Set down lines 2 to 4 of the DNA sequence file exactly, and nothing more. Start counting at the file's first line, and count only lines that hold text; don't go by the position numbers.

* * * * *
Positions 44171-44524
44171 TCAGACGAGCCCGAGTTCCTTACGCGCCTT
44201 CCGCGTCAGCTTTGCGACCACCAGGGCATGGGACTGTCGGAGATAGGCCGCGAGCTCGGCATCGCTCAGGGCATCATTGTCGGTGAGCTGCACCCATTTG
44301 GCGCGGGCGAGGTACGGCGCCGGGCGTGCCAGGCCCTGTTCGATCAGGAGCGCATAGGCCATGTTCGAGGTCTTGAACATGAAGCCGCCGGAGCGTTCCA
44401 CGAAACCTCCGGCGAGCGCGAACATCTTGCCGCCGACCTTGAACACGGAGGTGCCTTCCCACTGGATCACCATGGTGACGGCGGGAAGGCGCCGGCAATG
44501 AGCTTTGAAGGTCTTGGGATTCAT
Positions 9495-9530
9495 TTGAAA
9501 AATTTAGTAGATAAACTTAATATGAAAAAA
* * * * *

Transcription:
44171 TCAGACGAGCCCGAGTTCCTTACGCGCCTT
44201 CCGCGTCAGCTTTGCGACCACCAGGGCATGGGACTGTCGGAGATAGGCCGCGAGCTCGGCATCGCTCAGGGCATCATTGTCGGTGAGCTGCACCCATTTG
44301 GCGCGGGCGAGGTACGGCGCCGGGCGTGCCAGGCCCTGTTCGATCAGGAGCGCATAGGCCATGTTCGAGGTCTTGAACATGAAGCCGCCGGAGCGTTCCA